An additional aspect of the invention relates to an insight that the difficulty of accurately measuring the important component of angle side spin, because of its typically relatively small magnitude compared to angle backspin, can be overcome by separately determining certain characteristics, which are amenable to accurate determination. One of these characteristics relates to the angle of the spin axis, which would occur if off-centre spin either was not present or not accounted. The other relates to the overall resultant angle spin rate.
FIG. 2 is a block diagram similar to FIG. 1, but confined to a portion of the overall process and showing principal elements of information flow related to the inventive aspect outlined in the previous paragraph. Measured and determined ball and club information (MDBC/AI), where artificial intelligence may possibly have been employed, is used to determine the angle spin rate data (DASR) and also to determine the angle spin axis data with no off-centre spin (DASANO), that is to say, which would have occurred if off-centre spin had not been present. Determination of angle spin component data (DASC), that is angle sidespin and angle backspin, is then made based on combined information from the determined angle spin rate data (DASR) and the angle spin axis data, where no account is taken of off-centre spin (DASANO). Measured and determined ball and club information (MDBC/AI) is also used to determine off-centre spin data (DOS). Determination of spin characteristics (DS), or at least of those not yet determined, is made based on combined inputs from determined angle spin rate data (DASR), determined angle spin component data (DASC) and determined off-centre spin data (DOS). User selection of ball type and conditions (SB) is also an input to the measurement and determination of ball and club information (MDBC/AI), determination of angle spin rate data (DASR) and determination of spin characteristics (DS).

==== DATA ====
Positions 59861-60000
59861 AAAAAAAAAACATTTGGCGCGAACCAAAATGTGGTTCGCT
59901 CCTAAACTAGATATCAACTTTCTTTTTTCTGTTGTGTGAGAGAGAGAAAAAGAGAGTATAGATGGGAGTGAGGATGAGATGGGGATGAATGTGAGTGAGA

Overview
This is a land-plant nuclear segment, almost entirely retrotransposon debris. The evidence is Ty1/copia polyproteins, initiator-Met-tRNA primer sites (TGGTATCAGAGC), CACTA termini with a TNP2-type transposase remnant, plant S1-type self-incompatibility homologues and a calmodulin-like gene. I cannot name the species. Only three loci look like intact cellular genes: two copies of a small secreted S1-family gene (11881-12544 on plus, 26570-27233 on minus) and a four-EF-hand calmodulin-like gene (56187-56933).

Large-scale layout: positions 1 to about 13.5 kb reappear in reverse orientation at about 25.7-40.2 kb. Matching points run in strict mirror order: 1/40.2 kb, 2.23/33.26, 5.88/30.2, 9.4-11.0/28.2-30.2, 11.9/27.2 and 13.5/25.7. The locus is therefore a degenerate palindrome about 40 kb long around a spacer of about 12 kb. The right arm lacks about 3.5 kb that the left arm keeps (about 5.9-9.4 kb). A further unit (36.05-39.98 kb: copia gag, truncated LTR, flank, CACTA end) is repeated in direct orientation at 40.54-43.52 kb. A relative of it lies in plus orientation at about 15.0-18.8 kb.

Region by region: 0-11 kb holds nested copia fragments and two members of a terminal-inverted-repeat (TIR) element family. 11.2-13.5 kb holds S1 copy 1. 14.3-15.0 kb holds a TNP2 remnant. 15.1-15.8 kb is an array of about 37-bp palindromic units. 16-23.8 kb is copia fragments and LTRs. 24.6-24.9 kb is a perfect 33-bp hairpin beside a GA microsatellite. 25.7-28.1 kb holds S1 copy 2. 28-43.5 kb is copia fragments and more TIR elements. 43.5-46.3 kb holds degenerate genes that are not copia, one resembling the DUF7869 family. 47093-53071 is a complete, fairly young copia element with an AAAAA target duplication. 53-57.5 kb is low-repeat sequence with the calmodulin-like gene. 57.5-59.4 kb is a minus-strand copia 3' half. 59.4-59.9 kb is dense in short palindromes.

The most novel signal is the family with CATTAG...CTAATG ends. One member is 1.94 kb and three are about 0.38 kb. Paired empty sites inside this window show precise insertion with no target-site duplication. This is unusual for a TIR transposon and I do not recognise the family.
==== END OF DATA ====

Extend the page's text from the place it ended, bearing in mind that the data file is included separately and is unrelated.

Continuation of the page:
Determining angle spin axis and angle spin rate.
From considerations of symmetry, it can be shown that the angle spin axis is orientated perpendicular both to the resultant club travel direction just prior to impact, and to the initial resultant ball travel direction, as the ball departs the clubface. Throughout this specification, unless otherwise stated, ‘direction’ refers to direction in 3D (three dimensional) space. The resultant club travel direction, being synonymous with clubhead travel direction, shall be referred to as the ‘club direction’, and the resultant ball travel direction shall be referred to as the ‘ball direction’. Since the club direction and ball direction are never parallel in any typical accomplished shot, their orientations accordingly define the orientation of the angle spin axis. The angle spin axis is the axis about which the ball would spin if off-centre spin was either not present or not accounted.
The ratio between sidespin and backspin components of angle spin is given by the relationship: tan(λ)=Ωas/Ωab, where λ is the angle between the horizontal and the spin axis, if off-centre spin was either not present or not accounted; Ωas is the rate of angle sidespin; and Ωab is the rate of angle backspin.